Counterfeit Luxury 2019: 8 Things You Need to Know
The world of luxury goods was once reserved for the top one percent. But as we’ve seen the lines between high-fashion and streetwear blur, the desire to own pieces from brands like Gucci, Prada, and Margiela is not only aspirational but also achievable regardless of one’s own bank account. Simply put, if there’s a will, there’s a way.
As more and more people have become cognizant of luxury items, it’s also opened up newer consumers to the world of counterfeit. Whereas a sharp individual may be able to identify the authenticity of an item from Supreme, he/she may have a harder time establishing the legitimacy from an aforementioned luxury brand. Thus, the counterfeit luxury market is still thriving in 2019.
Entrupy, an anti-counterfeiting tech company known for its AI and machine-learning solutions that verify the authenticity of physical objects with near 100% accuracy, recently released their report, “State of the Fake,” which analyzes the data from the 15 biggest worldwide luxury brands from the previous three years. As one might expect, many people have been pilfered of their hard-earned money. But what else can we gleam from this data set?
1. The prevalence of counterfeit items is dwindling
In 2017, Entrupy examined nearly $25 million in merchandise. Of those items, 85 percent were deemed authentic. In 2018, the company doubled the inventory they investigated. The rate of genuine items grew 5 percent. They attribute this success to three core tenets: 1. sellers have greater accountability, 2. growing community-driven vigilance where groups of people look out for one another, and 3. the fear of being caught and litigated by a major brand. And while this increase is a good thing for the marketplace, there was still $5.9 million worth of products in 2018 that were weeded out.
2. Louis Vuitton is the most commonly faked brand
Since Louis Vuitton is the most frequently authenticated item on the platform (50.9 percent of all items), it also has the highest rate of counterfeit. Gucci was second, and Chanel came in third. The service attributes Louis Vuitton’s counterfeit rate to their continued popularity, and their usage of certain materials across decades which has aided counterfeiters greatly.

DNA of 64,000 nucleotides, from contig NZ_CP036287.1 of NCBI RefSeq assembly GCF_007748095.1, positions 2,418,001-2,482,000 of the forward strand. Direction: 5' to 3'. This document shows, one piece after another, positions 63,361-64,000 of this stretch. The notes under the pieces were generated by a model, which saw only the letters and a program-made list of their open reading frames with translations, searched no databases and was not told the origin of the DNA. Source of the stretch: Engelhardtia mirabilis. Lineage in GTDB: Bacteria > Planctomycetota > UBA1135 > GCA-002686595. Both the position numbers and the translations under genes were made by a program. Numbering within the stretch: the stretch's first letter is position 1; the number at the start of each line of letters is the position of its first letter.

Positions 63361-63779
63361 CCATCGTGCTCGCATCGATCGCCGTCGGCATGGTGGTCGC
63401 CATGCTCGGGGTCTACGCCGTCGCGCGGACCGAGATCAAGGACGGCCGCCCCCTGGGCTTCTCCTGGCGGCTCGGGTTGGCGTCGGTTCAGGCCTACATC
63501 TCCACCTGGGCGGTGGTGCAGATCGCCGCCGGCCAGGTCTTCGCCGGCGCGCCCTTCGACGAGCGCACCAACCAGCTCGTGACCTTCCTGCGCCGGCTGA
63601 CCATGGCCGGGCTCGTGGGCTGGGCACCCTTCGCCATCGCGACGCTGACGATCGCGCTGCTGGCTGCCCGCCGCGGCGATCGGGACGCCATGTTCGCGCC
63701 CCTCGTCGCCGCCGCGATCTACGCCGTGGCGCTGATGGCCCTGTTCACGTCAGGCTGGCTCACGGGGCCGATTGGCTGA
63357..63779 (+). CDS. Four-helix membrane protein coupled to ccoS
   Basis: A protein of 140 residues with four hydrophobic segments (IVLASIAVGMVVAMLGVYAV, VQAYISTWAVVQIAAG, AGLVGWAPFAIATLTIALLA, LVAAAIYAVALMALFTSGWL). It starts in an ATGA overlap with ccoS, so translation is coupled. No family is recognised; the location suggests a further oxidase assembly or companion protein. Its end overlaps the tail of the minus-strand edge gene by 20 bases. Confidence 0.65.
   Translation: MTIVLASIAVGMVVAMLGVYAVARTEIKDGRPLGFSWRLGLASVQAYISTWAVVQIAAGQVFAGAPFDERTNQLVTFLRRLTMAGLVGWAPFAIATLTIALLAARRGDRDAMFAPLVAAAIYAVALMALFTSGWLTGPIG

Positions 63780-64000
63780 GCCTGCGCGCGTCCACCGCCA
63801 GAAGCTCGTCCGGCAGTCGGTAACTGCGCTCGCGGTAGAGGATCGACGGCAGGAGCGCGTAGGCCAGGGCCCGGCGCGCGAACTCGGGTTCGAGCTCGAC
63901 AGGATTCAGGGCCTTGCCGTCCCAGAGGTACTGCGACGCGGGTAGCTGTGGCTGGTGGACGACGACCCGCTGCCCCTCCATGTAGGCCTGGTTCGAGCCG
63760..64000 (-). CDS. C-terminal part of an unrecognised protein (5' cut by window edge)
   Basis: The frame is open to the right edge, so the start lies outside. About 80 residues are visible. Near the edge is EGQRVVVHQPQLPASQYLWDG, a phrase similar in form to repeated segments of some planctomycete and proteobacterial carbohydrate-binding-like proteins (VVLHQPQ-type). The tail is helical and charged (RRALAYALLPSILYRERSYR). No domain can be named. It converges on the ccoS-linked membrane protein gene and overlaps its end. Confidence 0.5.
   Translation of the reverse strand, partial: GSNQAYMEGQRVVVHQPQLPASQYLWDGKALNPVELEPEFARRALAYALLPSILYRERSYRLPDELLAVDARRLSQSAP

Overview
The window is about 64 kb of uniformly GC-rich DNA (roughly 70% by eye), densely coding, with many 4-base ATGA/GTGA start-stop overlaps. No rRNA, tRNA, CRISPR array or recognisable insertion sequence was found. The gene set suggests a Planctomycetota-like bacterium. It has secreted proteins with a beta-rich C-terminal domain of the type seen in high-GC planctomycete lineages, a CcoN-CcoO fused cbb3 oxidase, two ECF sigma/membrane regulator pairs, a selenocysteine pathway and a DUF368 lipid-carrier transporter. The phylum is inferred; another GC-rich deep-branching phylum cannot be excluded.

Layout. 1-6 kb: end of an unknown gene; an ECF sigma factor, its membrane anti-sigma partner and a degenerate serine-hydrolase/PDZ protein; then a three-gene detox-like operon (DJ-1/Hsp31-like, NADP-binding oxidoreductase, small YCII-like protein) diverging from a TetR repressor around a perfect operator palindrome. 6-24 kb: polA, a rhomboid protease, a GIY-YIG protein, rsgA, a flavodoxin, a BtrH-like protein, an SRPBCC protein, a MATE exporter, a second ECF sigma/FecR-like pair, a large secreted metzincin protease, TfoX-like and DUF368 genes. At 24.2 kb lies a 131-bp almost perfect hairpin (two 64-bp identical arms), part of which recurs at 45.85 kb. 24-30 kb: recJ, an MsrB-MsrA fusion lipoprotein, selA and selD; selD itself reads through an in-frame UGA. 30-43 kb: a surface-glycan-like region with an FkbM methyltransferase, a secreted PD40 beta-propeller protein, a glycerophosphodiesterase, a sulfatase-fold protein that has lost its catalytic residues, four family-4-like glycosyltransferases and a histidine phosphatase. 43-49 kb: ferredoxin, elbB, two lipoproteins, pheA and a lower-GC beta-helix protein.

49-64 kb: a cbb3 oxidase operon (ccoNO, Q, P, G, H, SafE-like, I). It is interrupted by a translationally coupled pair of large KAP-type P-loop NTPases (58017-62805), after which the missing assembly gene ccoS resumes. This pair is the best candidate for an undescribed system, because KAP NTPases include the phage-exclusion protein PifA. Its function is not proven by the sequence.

3. The most significant shifts occurred for Prada and Saint Laurent
While Louis Vuitton, Gucci, and Chanel remained in the top three between 2017 and 2018 in terms of volume, the biggest climbers were Prada (moving up from eighth to fourth), and Saint Laurent (moving up from 13th to 10th).
4. Goyard is particularly susceptible
Of the 15 luxury brands analyzed, Goyard was last in terms of items analyzed. Yet the French brand accounted for the highest rate of uncertified items (31 percent). The next highest rates of counterfeit were Hermes, CELINE, Balenciaga, and Fendi.
5. Hyped styles inform the counterfeit rate
While it seems like a no-brainer, the more popular an item is in popular culture, the more likely it is to be counterfeited. Specifically, Hermés and Goyard saw a rise in counterfeit goods based on popular silhouettes from the brands like Hermés’ Birkin bag, and Goyard’s St. Louis tote. And since these items are limited, the inability to secure one in store leads to alternative methods. Thus, the luxury marketplace is driven by supply, demand, and profitability.
6. The consumer to consumer marketplace is most susceptible to counterfeit
Although the rate of counterfeit goods between consumers is down nearly six percent between 2017 and 2018 (20.1 percent to 14.8 percent), it is still the highest rate of fraud in the luxury space. Entrupy cites the decline to marketplaces installing authentication protocols between buyer and seller.
The safest exchange occurs at the wholesale level. Only 1.7 percent of goods have been deemed counterfeit in their methodology due to high levels of expertise and the ability to prevent “bad actors” from penetrating the supply chain. The only segment to see an increase in counterfeit activity was in the offline reseller space (rising from nine percent to 10.6 percent).
7. The non-US interest in luxury has exploded
In 2017, the evaluation of non-US authenticated items was $1.394 million. In 2018, that number rose to $9.7 million. Whereas 25 percent of those non-US items were once deemed counterfeit, that number has decreased to 12.4 percent. While US’ interest in the luxury segment is growing, so too is the international intrigue. Amongst the biggest movers were Japan, Canada, UK, Singapore, Australia, Russia, and the Philippines.
8. Thailand and the Philippines are problematic
The highest rates of counterfeit came from countries like Vietnam (40 percent), Czech Republic (36 percent), Philippines (35 percent), Croatia (30 percent), and Thailand (25 percent). Entrupy admits that the Czech Republic, Croatia, and Vietnam rely on smaller sample sizes, but that the Philippines and Thailand revealed a pervasive trend. In both countries, authentication relies heavily on the pawn business where untrained individuals don’t properly know how to authenticate an item. This is why the pawn business remains the second riskiest way to acquire a luxury item today.
Read the full report here.
Alec Banks is a Los Angeles-based long-form writer with over a decade of experience covering fashion, music, sports, and culture.